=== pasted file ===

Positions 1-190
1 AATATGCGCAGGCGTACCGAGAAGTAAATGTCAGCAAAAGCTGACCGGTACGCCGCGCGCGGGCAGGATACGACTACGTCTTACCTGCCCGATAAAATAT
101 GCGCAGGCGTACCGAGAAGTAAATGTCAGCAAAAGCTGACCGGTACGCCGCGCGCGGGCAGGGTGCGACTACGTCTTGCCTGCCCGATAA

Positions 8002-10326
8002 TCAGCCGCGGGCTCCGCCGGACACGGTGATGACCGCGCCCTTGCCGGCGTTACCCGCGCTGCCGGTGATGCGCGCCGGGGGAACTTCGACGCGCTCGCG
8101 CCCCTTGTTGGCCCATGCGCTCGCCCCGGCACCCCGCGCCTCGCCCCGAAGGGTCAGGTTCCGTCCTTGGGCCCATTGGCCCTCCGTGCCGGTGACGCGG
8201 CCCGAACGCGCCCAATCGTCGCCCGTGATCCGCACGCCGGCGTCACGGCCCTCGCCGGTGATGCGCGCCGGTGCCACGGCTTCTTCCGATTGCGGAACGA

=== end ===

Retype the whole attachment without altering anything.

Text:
Positions 1-190
1 AATATGCGCAGGCGTACCGAGAAGTAAATGTCAGCAAAAGCTGACCGGTACGCCGCGCGCGGGCAGGATACGACTACGTCTTACCTGCCCGATAAAATAT
101 GCGCAGGCGTACCGAGAAGTAAATGTCAGCAAAAGCTGACCGGTACGCCGCGCGCGGGCAGGGTGCGACTACGTCTTGCCTGCCCGATAA

Positions 8002-10326
8002 TCAGCCGCGGGCTCCGCCGGACACGGTGATGACCGCGCCCTTGCCGGCGTTACCCGCGCTGCCGGTGATGCGCGCCGGGGGAACTTCGACGCGCTCGCG
8101 CCCCTTGTTGGCCCATGCGCTCGCCCCGGCACCCCGCGCCTCGCCCCGAAGGGTCAGGTTCCGTCCTTGGGCCCATTGGCCCTCCGTGCCGGTGACGCGG
8201 CCCGAACGCGCCCAATCGTCGCCCGTGATCCGCACGCCGGCGTCACGGCCCTCGCCGGTGATGCGCGCCGGTGCCACGGCTTCTTCCGATTGCGGAACGA